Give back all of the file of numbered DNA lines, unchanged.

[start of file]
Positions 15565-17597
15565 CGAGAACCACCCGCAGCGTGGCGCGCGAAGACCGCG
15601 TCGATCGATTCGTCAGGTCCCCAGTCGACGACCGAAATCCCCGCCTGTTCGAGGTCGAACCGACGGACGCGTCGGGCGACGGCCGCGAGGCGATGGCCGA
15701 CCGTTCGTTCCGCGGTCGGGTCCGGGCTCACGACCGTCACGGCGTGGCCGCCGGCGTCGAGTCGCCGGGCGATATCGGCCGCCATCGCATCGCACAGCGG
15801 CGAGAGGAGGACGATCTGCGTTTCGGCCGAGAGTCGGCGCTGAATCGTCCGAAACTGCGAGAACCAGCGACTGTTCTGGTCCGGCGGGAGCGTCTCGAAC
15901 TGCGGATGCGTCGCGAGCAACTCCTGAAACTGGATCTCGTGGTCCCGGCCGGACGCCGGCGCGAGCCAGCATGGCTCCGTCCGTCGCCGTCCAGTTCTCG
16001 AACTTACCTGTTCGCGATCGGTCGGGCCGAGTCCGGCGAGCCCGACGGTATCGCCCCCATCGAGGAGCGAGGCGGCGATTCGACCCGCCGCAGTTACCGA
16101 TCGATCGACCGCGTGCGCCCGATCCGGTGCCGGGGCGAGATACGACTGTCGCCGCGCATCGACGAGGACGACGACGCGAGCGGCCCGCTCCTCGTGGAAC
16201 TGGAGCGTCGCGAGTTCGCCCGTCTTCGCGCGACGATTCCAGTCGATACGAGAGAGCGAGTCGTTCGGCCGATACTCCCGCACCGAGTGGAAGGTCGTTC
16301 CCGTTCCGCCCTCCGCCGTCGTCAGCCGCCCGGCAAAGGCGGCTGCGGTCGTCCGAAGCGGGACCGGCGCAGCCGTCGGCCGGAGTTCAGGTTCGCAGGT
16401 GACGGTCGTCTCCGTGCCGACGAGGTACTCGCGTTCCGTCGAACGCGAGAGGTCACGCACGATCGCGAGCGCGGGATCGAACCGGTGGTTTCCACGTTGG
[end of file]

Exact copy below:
Positions 15565-17597
15565 CGAGAACCACCCGCAGCGTGGCGCGCGAAGACCGCG
15601 TCGATCGATTCGTCAGGTCCCCAGTCGACGACCGAAATCCCCGCCTGTTCGAGGTCGAACCGACGGACGCGTCGGGCGACGGCCGCGAGGCGATGGCCGA
15701 CCGTTCGTTCCGCGGTCGGGTCCGGGCTCACGACCGTCACGGCGTGGCCGCCGGCGTCGAGTCGCCGGGCGATATCGGCCGCCATCGCATCGCACAGCGG
15801 CGAGAGGAGGACGATCTGCGTTTCGGCCGAGAGTCGGCGCTGAATCGTCCGAAACTGCGAGAACCAGCGACTGTTCTGGTCCGGCGGGAGCGTCTCGAAC
15901 TGCGGATGCGTCGCGAGCAACTCCTGAAACTGGATCTCGTGGTCCCGGCCGGACGCCGGCGCGAGCCAGCATGGCTCCGTCCGTCGCCGTCCAGTTCTCG
16001 AACTTACCTGTTCGCGATCGGTCGGGCCGAGTCCGGCGAGCCCGACGGTATCGCCCCCATCGAGGAGCGAGGCGGCGATTCGACCCGCCGCAGTTACCGA
16101 TCGATCGACCGCGTGCGCCCGATCCGGTGCCGGGGCGAGATACGACTGTCGCCGCGCATCGACGAGGACGACGACGCGAGCGGCCCGCTCCTCGTGGAAC
16201 TGGAGCGTCGCGAGTTCGCCCGTCTTCGCGCGACGATTCCAGTCGATACGAGAGAGCGAGTCGTTCGGCCGATACTCCCGCACCGAGTGGAAGGTCGTTC
16301 CCGTTCCGCCCTCCGCCGTCGTCAGCCGCCCGGCAAAGGCGGCTGCGGTCGTCCGAAGCGGGACCGGCGCAGCCGTCGGCCGGAGTTCAGGTTCGCAGGT
16401 GACGGTCGTCTCCGTGCCGACGAGGTACTCGCGTTCCGTCGAACGCGAGAGGTCACGCACGATCGCGAGCGCGGGATCGAACCGGTGGTTTCCACGTTGG